What is it and why do we need it?
This is probably the most common procedure known to patients and carried on by dentists for saving a particular infected tooth. The commonest cause for a tooth to get infected is through dental decay, termed as dental caries by us. It is when the decay reaches the pulp (the live vital organ of your tooth) or goes beyond it that it causes pain and makes you rush to your dentist. In chronic cases this may even be asymptomatic. Sometimes, even an intentional root canal treatment is necessary in cases of highly sensitive teeth.
Earlier, a badly infected tooth, or one that just had significant decay, was doomed to be extracted. Today, the majority of these teeth can be salvaged by the Root Canal Treatment. An extraction is truly the last resort!
Some indications of the need for root canal treatment may be:
Root Canal Treatment consists of:
The removal of the infected or irritated nerve tissue that lies within the root of the tooth. It is this infected pulp tissue that causes an eventual abscess.
The first step in a root canal is to obtain access to the nerve. This is accomplished by establishing a small access opening in the top of the tooth. It will be done under a local anesthetic.
The length of the root canal is determined and the infected pulp is removed.
At the same visit, the canal where the nerve is located will be reshaped and prepared to accept a special root canal filling material. The number of visits necessary to complete your root canal will depend upon several factors including the number of nerves in the tooth, the infected state of the nerve, and the complexity of the procedure.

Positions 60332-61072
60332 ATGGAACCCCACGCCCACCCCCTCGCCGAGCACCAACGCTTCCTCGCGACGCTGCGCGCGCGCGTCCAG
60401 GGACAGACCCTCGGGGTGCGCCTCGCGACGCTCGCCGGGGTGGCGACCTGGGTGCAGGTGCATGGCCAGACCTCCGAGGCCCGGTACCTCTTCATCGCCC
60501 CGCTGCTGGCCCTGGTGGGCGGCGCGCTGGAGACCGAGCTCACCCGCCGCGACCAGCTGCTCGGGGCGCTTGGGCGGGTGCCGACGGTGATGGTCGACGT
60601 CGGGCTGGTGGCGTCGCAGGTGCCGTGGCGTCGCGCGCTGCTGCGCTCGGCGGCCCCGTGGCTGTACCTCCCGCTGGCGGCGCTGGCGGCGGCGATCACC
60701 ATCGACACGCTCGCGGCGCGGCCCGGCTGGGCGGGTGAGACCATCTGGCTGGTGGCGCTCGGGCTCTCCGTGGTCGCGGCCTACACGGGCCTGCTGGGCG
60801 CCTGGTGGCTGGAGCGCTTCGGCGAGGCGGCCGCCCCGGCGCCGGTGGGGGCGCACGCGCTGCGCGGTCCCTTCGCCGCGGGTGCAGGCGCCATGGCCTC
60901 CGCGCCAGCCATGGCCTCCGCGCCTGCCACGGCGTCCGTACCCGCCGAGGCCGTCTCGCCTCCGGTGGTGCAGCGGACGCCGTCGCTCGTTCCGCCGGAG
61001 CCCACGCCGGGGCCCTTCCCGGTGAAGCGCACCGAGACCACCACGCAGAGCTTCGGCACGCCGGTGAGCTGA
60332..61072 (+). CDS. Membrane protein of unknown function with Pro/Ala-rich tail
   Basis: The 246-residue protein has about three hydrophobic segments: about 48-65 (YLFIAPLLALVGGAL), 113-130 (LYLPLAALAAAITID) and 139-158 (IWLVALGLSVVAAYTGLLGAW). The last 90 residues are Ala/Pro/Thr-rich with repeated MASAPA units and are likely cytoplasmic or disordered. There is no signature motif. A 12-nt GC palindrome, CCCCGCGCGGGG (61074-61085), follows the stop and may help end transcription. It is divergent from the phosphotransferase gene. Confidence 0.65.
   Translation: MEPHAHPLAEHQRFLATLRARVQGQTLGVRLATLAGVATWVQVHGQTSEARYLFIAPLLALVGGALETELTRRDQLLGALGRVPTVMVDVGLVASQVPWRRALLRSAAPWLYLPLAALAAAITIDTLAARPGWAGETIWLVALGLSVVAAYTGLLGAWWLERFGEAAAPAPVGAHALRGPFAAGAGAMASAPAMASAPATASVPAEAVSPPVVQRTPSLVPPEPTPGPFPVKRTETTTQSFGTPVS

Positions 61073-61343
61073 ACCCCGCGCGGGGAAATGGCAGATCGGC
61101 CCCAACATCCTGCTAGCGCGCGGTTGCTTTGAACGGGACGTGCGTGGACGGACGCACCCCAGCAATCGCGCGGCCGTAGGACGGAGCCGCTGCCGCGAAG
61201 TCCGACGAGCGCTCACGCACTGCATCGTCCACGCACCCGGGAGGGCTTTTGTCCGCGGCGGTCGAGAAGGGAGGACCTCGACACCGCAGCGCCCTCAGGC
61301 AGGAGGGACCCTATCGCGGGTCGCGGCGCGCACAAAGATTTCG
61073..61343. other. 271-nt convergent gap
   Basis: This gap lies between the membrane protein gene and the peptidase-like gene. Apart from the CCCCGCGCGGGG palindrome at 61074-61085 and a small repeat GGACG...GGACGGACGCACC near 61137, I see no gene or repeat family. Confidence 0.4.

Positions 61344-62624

The final step in your root canal will be the sealing of the root canal with a sterile, plastic material called gutta percha. This is done in order to prevent possible future infection.
If treated early, root canal therapy need not be uncomfortable. With the use of local anesthetics, the entire procedure can be totally painless.
The success rates for Root Canal Therapy have been reported to be as high as 95%.
Sometimes when there has been long standing infection or abscess, there may be some soreness associated with the root canal visit. If this should turn out to be true, you will be given specific instructions to follow to minimize the discomfort. When an infection is present, it may be necessary to take an antibiotic. If pain should be present, analgesics may need to be prescribed.
The tooth will then possibly need a post and core and a crown in order to re-establish normal form and function. This decision will be based upon several additional factors.